After much trial and error, Peter Gideon developed the hardy fruit.
In the fall of 1853, Peter Gideon came to Minnesota with his wife, Wealthy Hull, and their children. He planted a bushel of apple seeds and some other fruit-bearing tree seeds that he had brought with him on a 160-acre parcel of land next to what is now known as Gideon’s Bay. Gideon’s main goal was to develop an apple tree hardy enough to withstand Minnesota winters. After ten years of hardship and disappointment, Gideon was determined. He purchased seeds and scion (shoots) from an apple grower in Bangor, Maine and grafted a scion onto his lone crab apple tree that had survived a freeze. The resulting tree produced the apple that Gideon later named the Wealthy, after his wife.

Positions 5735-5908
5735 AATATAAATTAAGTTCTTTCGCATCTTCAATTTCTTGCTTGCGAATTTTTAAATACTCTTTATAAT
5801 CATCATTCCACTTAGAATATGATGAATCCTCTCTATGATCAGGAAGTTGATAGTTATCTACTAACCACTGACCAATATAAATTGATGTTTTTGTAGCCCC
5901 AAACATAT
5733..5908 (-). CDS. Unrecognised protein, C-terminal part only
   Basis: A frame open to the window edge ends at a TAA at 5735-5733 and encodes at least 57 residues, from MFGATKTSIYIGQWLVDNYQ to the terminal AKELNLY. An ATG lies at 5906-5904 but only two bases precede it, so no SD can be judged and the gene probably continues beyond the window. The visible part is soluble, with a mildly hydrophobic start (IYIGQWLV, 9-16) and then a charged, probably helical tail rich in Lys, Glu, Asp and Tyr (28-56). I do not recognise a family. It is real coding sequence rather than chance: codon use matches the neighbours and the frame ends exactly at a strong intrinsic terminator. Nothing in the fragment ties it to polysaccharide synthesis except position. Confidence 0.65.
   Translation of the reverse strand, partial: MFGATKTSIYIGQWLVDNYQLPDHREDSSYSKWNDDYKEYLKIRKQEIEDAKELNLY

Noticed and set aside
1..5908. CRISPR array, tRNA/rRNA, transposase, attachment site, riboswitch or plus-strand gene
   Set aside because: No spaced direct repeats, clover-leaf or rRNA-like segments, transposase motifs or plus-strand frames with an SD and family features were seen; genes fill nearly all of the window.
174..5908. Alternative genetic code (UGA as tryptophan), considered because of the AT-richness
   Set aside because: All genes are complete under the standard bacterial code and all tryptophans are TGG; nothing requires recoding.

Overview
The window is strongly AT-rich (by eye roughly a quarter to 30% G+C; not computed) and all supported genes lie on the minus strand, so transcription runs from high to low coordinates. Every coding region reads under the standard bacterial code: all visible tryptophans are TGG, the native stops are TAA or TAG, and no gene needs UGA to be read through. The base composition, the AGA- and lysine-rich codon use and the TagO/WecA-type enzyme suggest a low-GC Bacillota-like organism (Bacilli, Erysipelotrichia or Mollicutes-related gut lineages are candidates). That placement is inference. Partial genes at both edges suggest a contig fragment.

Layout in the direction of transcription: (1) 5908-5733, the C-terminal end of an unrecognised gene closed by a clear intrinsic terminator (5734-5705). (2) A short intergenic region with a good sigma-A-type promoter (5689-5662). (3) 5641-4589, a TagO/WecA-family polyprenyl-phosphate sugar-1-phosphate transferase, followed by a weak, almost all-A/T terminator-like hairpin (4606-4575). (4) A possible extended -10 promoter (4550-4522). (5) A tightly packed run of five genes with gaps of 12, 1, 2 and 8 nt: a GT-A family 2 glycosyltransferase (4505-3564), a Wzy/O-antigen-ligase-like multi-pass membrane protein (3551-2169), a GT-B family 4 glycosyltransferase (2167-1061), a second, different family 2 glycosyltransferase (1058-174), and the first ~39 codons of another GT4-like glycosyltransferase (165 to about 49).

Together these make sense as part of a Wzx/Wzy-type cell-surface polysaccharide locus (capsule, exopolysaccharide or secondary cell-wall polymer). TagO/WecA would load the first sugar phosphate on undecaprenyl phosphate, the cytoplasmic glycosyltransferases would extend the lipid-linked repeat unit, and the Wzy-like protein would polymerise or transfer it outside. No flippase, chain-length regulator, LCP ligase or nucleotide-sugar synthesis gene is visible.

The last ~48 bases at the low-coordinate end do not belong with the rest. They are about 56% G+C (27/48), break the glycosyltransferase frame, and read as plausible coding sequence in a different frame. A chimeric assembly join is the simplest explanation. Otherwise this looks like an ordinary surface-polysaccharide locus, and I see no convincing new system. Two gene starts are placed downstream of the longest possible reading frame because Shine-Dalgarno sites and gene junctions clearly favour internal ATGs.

By the early 20th century, the Wealthy apple was one of the top apples grown nationally. Gideon gave all seeds away for free, so he never made any money from the Wealthy apple. (The Wealthy apple is genetically related to other successful Minnesota apples, like the Haralson.)
You can visit the Gideon landmark that the Minnesota Historical Society erected in 1965, located in Shorewood.
Deanna Bunkelman is the president of the Excelsior-Lake Minnetonka Historical Society and writes about local history in her monthly column.